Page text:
Columbia Records, 1984
REVIEW BY: Christopher Thelen
ORIGINALLY PUBLISHED: 02/23/1998
In 1984, I was having a serious problem with top 40 radio. Having been initiated into the heavy metal world courtesy of Van Halen's "Jump", I hoped to hear more songs with some bite to them on the radio. Unfirtunately, the airwaves were either clogged with ballads (anything off Chicago 16 or 17) or synthesizer-driven schlock rock. No wonder I immersed myself into the world of heavy metal like I did. (Yes, there was some good music released in the '80s - save your flame mail.)
The fact of how weak radio was in this period of time was brought back to my attention when Mrs. Pierce pulled out the soundtrack to Footloose for her enjoyment. (I've gotta change the combination to the Pierce Archive.) Despite the number of hits this album produced, these days most of it's as stale as a Twinkie found in Al Capone's vault.
Of the nine songs on this disc, the surprise to my ears comes from Bonnie Tyler - remember when she shredded our eardrums with "It's A Heartache"? Her voice sounded like she gargled with Liquid Plumb'r before she cut her vocal track. On the Jim Steinman-produced "Holding Out For A Hero," however, she gives possibly the performance of her life, and one which is still very enjoyable to listen to. (If memory serves me right, this was Tyler's last big hit in the States - too bad. She was really starting to hit a stride.)
Kenny Loggins had to be short on cash when he agreed to do the two songs on this album. "Footloose" is still one of the most annoying songs I've ever heard. From a sheer songwriting position, it's weak, and no musical or vocal performance could save it after that. The chorus is one thing that kills it - c'mon, Loggins and Dean Pitchford couldn't do better than "Now I gotts cut loose / Footloose / Kick off my Sunday shoes"? Give me a break. "I'm Free (Heaven Helps The Man)" doesn't help matters any, either. (Loggins obviously didn't learn his lesson with this soundtrack; he contributed "Danger Zone" to Top Gun. Someone wanna give him Jim Messina's phone number?)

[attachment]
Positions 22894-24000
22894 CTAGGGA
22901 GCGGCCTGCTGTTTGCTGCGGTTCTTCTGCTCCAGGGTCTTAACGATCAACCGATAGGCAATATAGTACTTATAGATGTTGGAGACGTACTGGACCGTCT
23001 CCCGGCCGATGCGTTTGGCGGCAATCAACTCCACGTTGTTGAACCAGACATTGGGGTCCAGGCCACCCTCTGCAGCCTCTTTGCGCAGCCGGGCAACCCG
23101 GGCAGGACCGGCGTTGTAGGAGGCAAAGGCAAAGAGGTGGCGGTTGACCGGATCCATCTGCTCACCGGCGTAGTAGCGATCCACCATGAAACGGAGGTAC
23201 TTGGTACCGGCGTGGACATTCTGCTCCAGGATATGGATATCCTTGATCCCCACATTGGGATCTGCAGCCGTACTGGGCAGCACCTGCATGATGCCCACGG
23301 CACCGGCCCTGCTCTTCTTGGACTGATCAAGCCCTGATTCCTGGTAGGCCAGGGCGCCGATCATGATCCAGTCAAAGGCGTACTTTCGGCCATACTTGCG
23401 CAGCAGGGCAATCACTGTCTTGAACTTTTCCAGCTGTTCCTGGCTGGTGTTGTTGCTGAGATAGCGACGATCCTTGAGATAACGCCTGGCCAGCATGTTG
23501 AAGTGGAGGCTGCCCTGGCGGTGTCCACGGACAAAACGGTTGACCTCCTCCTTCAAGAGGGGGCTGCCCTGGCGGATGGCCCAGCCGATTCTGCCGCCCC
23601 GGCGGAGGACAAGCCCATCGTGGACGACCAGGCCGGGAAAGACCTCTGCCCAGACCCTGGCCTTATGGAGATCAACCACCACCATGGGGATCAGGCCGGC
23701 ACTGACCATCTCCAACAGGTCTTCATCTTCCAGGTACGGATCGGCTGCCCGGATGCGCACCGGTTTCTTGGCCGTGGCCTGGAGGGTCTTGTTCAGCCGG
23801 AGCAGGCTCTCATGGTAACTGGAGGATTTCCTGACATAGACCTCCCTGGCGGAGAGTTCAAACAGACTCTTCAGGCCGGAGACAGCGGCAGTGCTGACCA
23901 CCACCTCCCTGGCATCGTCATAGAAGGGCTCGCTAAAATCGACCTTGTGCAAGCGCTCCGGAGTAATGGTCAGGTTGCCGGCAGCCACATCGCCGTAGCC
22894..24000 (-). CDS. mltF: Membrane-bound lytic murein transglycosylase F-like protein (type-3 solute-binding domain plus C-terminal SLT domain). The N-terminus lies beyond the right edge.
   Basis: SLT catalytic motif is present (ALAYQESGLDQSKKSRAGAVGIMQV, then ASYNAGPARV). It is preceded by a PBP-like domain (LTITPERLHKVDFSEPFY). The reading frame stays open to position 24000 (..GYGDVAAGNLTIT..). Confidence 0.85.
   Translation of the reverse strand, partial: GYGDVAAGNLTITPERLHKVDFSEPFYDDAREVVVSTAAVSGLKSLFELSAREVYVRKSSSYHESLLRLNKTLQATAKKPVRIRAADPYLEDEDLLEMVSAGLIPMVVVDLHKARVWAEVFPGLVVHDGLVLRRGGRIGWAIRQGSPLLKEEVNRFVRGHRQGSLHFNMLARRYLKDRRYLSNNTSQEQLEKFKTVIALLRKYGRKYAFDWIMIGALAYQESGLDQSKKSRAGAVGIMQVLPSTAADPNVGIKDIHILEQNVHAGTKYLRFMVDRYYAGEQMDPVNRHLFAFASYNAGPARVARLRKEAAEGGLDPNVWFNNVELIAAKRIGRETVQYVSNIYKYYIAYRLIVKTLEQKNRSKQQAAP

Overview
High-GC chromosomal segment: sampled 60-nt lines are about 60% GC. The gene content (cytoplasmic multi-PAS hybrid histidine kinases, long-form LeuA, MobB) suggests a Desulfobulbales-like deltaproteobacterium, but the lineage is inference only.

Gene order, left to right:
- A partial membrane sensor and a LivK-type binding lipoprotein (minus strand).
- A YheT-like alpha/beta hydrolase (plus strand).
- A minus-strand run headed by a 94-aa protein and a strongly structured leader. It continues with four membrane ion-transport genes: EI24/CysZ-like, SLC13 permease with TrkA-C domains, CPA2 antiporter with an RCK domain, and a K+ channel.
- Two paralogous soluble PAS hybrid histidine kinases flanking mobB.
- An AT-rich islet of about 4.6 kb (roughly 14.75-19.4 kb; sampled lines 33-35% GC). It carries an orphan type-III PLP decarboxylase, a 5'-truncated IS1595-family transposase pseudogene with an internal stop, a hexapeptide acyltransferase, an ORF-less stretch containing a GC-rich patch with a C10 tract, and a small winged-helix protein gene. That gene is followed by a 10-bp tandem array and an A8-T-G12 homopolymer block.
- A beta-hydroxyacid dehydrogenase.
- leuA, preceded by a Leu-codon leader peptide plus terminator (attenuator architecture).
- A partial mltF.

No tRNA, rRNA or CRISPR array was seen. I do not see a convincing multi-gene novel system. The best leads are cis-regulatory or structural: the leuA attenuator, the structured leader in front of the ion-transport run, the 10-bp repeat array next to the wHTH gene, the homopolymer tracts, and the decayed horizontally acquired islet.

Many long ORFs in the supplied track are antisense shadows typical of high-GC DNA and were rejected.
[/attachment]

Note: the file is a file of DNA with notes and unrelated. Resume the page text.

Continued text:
Deniece Williams is a similar story. With only one minor hit to her credit - a duet with Johnny Mathis, for Crissakes - she hit the motherlode with "Let's Hear It For The Boy". Six words: let's not and say we did. If I had to name a song that captured the '80s at their worst, this would be at or near the top of my list. Like Williams, Shalamar never hit the level of success they did with their contribution. (I'd like to see a band get away with naming a song "Dancing In The Sheets" today - 'tis a shame Tipper Gore was busy crucifying Frank Zappa and Judas Priest at this time.)
The duet with Mike Reno and Ann Wilson, "Almost Paradise," wants to be a decent track, and it almost succeeds on its own. But the death blow is delivered by synthesized drums, which adds a sterile whack-whack-whack to an otherwise touching song. (To whoever invented the stupid things, you shoulda listened to old Yogi Berra: "If it ain't broke, don't fix it.")
The remaining songs are definite throwaways. I don't know what Sammy Hagar was thinking with "The Girl Gets Around" - this had to be a leftover from I Never Said Goodbye. And there's a reason that Karla Bonoff and Moving Pictures didn't become household names - their songs on Footloose show why.
Such a waste of film stock... such a waste of a soundtrack... such a waste of my time. Footloose is an album that trips on its own shoelaces, and is as out of place as breakdancing would be at the Crystal Ballroom. Pass on this dud.